Back in 2006, Steinlager 2 was on the market. A charitable trust had been formed in New Zealand to bring the boat back home and get it back to original trim. The plan was to use it for youth training. Steinlager 2 relaunched in 2008 in the original bold-red livery and with a sail wardrobe matching the cloth of racing days. The deck layout remained unchanged. Down below, the layout was modified to accommodate 30 students and four crew. Since then, year-round, the boat has been taking school groups, maritime students and adults to sea.
A few tides have flowed through the Gulf since that Cruising World charter, and I find myself at the wheel of Steinlager 2 as we head out of Viaduct Harbour, past Team New Zealand’s home base and workmen dismantling the Prada boat shed, down the Waitemat Harbour, and across the recent America’s Cup racecourse. On deck are 28 students, many of whom have never been aboard a boat before. We turn upwind, and unfamiliar hands take the handles at the grinding pedestals. Some 2,500 square feet of buff-colored Kevlar climbs hesitantly to the sky, the runner is ground in, and we slowly bear away. The main sheet moans as it is eased around its massive drum. We heel just a little, and the call is for the students to take up positions on the weather rail. The jib is rolled out, the power comes on, the heel increases, and the log climbs effortlessly to 10 knots.
“Big Red” is coming alive. The running lines begin to hum. I hand over the helm to a nervous young student who has grown up on a farm. “You see that island over the bow?” I ask. “Well, head for that.”
The thrill for both of us at that moment cannot be measured. This is my day job. Pinch me.
Typically, on a four- or five-day cruise, Steinlager 2 and Lion will sail in the relatively sheltered waters of the Hauraki Gulf or stretch their legs on a passage up the North Island’s Pacific coast. Among the special anchorages is Tiritiri Matangi, a sanctuary island where native birds thrive predator-free, and where little blue penguins come ashore to roost.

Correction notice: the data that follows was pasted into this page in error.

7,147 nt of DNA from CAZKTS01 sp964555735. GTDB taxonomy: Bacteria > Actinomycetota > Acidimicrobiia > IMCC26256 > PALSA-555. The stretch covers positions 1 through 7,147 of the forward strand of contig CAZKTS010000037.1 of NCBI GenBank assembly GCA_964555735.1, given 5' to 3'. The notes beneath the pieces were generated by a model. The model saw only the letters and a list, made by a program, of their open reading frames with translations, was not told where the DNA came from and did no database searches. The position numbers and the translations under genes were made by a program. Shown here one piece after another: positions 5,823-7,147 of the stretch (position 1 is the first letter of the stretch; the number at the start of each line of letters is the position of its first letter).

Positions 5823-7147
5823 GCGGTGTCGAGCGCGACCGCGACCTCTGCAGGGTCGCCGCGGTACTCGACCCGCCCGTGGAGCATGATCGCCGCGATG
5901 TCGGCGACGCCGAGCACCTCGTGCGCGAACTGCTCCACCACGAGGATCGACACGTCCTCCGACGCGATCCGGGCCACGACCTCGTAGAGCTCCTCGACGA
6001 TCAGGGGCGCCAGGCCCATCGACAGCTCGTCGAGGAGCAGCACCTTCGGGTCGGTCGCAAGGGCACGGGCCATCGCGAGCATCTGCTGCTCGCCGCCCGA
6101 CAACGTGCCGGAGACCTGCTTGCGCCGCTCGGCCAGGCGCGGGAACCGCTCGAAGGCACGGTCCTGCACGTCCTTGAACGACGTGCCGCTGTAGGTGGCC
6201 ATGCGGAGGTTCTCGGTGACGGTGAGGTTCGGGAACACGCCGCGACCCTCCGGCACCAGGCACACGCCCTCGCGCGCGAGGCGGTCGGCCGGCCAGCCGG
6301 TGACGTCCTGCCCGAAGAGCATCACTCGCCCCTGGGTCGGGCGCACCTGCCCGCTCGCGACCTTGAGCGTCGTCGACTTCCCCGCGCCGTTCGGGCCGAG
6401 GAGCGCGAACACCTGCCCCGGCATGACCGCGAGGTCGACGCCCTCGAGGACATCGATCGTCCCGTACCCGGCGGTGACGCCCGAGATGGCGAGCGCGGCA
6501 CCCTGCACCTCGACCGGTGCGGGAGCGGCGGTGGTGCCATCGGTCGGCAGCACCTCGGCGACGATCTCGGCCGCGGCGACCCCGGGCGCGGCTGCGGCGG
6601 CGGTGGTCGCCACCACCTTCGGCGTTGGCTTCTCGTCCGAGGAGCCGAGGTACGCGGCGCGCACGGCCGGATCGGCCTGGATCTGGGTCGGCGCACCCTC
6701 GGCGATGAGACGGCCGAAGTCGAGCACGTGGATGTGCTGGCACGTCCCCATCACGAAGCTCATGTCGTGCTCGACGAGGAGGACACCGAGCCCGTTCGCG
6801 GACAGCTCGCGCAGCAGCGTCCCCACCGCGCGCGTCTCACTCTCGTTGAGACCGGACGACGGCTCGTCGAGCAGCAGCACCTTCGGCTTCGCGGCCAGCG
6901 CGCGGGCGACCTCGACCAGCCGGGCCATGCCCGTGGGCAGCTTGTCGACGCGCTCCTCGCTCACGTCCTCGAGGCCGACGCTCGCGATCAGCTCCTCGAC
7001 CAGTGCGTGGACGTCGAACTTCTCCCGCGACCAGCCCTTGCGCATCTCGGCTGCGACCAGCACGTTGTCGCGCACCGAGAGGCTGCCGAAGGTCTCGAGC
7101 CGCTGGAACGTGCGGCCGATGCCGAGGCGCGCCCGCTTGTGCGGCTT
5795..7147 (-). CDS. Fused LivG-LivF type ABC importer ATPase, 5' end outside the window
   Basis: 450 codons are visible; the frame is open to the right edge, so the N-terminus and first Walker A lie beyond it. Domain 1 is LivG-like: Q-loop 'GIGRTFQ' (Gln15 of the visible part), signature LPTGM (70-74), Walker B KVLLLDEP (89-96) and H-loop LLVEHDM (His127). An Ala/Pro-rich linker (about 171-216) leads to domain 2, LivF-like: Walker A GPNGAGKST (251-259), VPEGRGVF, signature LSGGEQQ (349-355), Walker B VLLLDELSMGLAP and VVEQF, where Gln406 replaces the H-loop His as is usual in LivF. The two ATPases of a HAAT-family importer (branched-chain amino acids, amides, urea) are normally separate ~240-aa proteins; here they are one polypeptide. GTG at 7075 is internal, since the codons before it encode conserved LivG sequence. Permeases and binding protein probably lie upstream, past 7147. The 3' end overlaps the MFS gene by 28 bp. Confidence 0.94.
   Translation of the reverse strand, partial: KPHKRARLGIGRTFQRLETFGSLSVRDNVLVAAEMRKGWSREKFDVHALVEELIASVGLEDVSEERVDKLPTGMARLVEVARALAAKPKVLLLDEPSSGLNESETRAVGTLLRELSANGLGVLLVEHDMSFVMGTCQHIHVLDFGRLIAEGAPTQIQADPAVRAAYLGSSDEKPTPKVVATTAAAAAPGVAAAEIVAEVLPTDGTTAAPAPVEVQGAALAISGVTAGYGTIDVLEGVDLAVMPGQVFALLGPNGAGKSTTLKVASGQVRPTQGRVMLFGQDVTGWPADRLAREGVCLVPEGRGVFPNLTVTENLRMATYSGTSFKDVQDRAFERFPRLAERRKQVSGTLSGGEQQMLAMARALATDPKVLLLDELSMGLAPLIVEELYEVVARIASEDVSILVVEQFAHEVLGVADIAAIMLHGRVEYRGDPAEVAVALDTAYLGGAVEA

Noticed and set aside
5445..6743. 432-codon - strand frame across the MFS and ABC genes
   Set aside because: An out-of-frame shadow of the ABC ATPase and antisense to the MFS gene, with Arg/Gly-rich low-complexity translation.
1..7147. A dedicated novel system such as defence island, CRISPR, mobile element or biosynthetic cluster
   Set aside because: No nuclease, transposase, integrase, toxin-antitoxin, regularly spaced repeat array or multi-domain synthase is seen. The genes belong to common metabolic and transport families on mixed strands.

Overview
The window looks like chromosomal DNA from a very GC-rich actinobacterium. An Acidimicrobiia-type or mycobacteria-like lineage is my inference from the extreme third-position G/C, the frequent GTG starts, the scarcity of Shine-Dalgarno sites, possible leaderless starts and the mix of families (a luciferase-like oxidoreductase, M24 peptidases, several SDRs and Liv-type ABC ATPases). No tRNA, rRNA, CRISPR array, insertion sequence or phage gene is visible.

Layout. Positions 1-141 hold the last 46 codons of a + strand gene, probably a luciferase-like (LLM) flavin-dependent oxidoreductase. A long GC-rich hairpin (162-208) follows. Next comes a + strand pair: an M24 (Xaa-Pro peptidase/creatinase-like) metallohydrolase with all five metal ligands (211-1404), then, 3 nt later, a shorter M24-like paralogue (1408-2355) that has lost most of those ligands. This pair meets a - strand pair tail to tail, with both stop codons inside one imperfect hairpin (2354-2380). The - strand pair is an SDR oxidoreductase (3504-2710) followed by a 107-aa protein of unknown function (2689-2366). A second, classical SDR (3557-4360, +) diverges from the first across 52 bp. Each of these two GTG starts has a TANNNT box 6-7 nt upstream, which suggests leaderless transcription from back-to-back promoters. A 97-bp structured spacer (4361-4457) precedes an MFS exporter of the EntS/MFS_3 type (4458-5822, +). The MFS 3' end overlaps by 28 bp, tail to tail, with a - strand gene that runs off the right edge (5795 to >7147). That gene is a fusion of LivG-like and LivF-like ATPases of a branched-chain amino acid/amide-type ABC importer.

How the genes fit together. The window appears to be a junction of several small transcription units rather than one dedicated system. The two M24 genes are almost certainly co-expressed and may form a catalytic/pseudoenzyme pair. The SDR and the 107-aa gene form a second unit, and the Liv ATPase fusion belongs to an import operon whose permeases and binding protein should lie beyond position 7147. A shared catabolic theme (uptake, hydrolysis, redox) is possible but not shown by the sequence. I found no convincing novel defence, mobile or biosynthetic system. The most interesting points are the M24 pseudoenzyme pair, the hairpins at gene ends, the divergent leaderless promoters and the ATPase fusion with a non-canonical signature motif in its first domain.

A full day’s sail from Auckland will take us to Great Barrier Island, whose small population enjoys a more relaxed attitude about life than on the mainland. Or we might sail to the Mercury Islands, near where Capt. James Cook set up his instruments in 1769 to observe the planet’s transit. Historic Kawau Island and Coromandel Harbour provide further safe anchorages.
In practice, many of the same haunts that the Cruising World flotilla of 1992 visited are still among the favorite haunts of sailors today. We have a great backyard here in New Zealand. After a week at sea, the students hopefully can tie a knot or two, work up a passage plan, and know a sheet from a halyard.
Certainly, they have had a unique experience. It is not always plain sailing; the program does not stop in foul weather (after all, these boats were built to sail the Southern Ocean). But at the end of a voyage, to feel the growth of the students and see the grins on their faces when they step ashore makes our job well worthwhile.
We are sure that Sir Peter Blake would approve.
Photographer and professional skipper Charles Scoones lives in New Zealand, where he’s involved with America’s Cup course management and youth training on the water. His thirst for adventure led him to sail an open boat to Scandinavia and cross the Atlantic on the US-flagged Spirit of San Francisco in 1969. For more information on the New Zealand Sailing Trust, visit nzsailingtrust.com.